Evolution of Secondary Porosity in Pennsylvanian Morrow Sandstones, Anadarko Basin, Oklahoma
Published:January 01, 1986
Zuhair Al-Shaieb, Patty Walker, 1986. "Evolution of Secondary Porosity in Pennsylvanian Morrow Sandstones, Anadarko Basin, Oklahoma", Geology of Tight Gas Reservoirs, Charles W. Spencer, Richard E. Mast
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The Anadarko basin is one of the most prolific hydrocarbon provinces in North America. Examination of more than 50 cores from the Pennsylvanian Morrow sandstones reveals a complex diagenetic history. Although quartz is the major framework constituent of sandstones, shell fragments, glauconite, and clayey matrix occur in considerable amounts throughout the section. Diagenetic complexity is a function of depositional environment and burial and thermal history of the basin.
Most porosity in the Morrow sandstones throughout the Anadarko basin is secondary in origin. Such porosity results from the dissolution of clayey matrix, carbonate fragments and cement, glauconite, and quartz grains and their overgrowth.
Evolution of secondary porosity is related to the hydrogen (H+) ions produced directly from the organic material maturation processes of Morrow shales. Carbon dioxide (C02) gas, with concentrations ranging from 0.3 to 4.7% by volume, was detected in more than 150 natural gas wells monitored in the basin. Based on geothermal and geopressure gradients and on experimental investigations of the solubility potential of CO2 in formation fluids under elevated temperatures and pressures, a good estimate of solubility of CO2 in the Morrow formation water may be attained. Because the concentration of CO2 appears to increase with depth in the basin, secondary porosity should not be restricted to a particular zone or to particular depths but should persist with depth. Organic acids at shallow depths and H2S in deeper zones may be important in secondary porosity enhancement.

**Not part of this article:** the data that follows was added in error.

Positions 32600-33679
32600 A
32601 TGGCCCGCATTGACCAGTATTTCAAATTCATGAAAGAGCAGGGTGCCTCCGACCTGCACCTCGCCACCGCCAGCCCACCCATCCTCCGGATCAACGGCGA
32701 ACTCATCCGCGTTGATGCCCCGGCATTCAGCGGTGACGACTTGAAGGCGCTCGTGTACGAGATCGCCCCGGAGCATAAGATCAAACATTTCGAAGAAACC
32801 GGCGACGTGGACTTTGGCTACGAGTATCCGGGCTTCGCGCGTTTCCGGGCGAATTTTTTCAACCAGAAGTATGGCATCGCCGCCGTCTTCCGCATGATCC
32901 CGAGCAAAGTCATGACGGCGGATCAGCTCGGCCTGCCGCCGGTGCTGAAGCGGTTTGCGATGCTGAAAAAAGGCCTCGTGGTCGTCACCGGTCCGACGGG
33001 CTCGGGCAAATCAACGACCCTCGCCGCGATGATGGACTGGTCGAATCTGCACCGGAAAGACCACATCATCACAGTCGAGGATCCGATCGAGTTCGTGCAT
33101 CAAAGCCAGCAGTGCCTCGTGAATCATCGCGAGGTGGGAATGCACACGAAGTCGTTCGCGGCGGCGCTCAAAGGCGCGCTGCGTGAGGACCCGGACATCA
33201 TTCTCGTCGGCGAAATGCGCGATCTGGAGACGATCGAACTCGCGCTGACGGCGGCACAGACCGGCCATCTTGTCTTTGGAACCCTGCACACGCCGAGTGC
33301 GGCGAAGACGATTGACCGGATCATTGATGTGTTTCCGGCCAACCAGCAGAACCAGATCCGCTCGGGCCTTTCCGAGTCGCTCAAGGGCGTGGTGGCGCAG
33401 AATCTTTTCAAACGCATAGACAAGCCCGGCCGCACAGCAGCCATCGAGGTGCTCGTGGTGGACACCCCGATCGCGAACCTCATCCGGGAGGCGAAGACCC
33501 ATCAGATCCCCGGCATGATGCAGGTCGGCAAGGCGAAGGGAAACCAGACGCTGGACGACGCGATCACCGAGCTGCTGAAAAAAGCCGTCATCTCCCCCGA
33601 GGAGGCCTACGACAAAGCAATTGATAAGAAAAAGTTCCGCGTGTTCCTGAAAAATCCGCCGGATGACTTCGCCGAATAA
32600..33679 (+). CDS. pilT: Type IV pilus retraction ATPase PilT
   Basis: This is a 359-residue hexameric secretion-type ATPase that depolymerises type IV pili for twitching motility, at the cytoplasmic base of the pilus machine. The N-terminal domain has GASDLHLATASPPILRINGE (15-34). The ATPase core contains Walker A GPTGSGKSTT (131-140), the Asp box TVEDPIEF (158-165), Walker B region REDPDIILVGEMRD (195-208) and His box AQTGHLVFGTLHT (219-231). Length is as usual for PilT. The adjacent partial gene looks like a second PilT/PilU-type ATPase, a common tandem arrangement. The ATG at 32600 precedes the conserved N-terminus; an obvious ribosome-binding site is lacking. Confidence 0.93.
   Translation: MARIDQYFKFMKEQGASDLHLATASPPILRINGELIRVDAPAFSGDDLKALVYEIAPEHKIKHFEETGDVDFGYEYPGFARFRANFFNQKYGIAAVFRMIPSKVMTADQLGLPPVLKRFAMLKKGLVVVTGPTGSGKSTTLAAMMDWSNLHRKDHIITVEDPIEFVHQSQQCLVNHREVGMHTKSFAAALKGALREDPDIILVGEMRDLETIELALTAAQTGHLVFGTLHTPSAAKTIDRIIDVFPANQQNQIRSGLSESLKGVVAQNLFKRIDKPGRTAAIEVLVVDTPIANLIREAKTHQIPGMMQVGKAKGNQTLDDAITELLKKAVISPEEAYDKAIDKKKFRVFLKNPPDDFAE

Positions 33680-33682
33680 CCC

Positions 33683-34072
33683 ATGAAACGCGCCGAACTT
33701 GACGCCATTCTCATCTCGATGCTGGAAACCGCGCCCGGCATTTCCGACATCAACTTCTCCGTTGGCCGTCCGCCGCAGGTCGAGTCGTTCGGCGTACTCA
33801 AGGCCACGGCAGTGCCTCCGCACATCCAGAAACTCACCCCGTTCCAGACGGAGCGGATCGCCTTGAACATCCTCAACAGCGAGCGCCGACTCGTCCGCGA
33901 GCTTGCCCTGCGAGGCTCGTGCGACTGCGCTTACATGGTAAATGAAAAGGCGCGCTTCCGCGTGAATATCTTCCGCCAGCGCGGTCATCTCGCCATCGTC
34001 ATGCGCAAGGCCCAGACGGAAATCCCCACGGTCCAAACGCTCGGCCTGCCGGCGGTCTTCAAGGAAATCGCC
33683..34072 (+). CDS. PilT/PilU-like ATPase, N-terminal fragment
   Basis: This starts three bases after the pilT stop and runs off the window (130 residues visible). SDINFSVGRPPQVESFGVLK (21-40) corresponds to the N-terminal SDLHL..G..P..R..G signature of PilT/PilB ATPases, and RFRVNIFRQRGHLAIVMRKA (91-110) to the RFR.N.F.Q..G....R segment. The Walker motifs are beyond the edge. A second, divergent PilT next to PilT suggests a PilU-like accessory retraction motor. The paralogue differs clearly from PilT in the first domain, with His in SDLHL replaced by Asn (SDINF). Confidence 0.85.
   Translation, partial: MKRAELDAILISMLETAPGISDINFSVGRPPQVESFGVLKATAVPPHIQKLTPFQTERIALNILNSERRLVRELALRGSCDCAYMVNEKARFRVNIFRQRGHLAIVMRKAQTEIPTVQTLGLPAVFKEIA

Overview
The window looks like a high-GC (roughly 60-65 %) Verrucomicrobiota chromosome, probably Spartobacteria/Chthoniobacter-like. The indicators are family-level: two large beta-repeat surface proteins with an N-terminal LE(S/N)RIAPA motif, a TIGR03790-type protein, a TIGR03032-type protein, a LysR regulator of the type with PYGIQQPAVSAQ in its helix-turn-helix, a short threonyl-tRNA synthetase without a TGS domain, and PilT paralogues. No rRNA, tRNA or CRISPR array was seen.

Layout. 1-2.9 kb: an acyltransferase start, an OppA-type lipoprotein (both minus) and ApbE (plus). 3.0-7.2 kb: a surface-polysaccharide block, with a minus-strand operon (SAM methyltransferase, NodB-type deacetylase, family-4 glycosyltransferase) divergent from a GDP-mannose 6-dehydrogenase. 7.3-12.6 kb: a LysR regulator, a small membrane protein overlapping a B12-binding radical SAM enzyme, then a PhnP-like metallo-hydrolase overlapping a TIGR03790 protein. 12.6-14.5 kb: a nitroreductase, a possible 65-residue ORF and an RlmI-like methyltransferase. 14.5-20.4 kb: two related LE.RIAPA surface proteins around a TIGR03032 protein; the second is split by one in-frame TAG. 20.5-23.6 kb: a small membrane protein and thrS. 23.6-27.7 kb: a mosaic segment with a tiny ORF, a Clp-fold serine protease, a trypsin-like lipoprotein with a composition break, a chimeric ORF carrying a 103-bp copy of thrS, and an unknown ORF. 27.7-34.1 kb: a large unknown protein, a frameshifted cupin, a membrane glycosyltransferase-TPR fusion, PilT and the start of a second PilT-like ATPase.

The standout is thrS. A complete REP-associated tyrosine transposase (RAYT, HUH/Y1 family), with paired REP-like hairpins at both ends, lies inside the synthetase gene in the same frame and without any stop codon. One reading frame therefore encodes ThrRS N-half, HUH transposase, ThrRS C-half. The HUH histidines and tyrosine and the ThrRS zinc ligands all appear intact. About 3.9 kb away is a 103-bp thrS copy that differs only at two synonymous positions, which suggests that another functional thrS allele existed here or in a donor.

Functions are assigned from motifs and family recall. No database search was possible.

Amounts of porosity and the geometry of pore space are directly related to the original lithology. A better understanding of lithofacies is critical in evaluating reservoir quality.
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Geology of Tight Gas Reservoirs
Tight gas reservoirs occur in low-permeability, gas-bearing formations that are present to some extent in all gas-producing basins worldwide. This is the first volume to bring together data on tight reservoirs for a variety of basins and different geologic settings. The papers in this volume discuss characteristics of some of the most significant tight gas areas in the United States; however, these data are equally applicable to many other recognized and unrecognized tight gas provinces in other nations. In general, tight reservoirs in the United States are grouped into tight gas sandstones and eastern Devonian shales. The Devonian shale sequences are dominantly marine shale but include some siltstone and sandstone. Tight gas sandstone formations of other than Devonian age are present throughout the United States and consist primarily of fluvial and marine sandstones and siltstones. In addition, gas also occurs in low-permeability marine carbonate reservoirs. The 14 papers in this volume cover such topics as: coal-bed methane and tight gas sands interrelationships; gas-bearing shales in the Appalachian basin; exploration and development of hydrocarbons from low-permeability chalks; and geologic characterization of low-permeability gas reservoirs.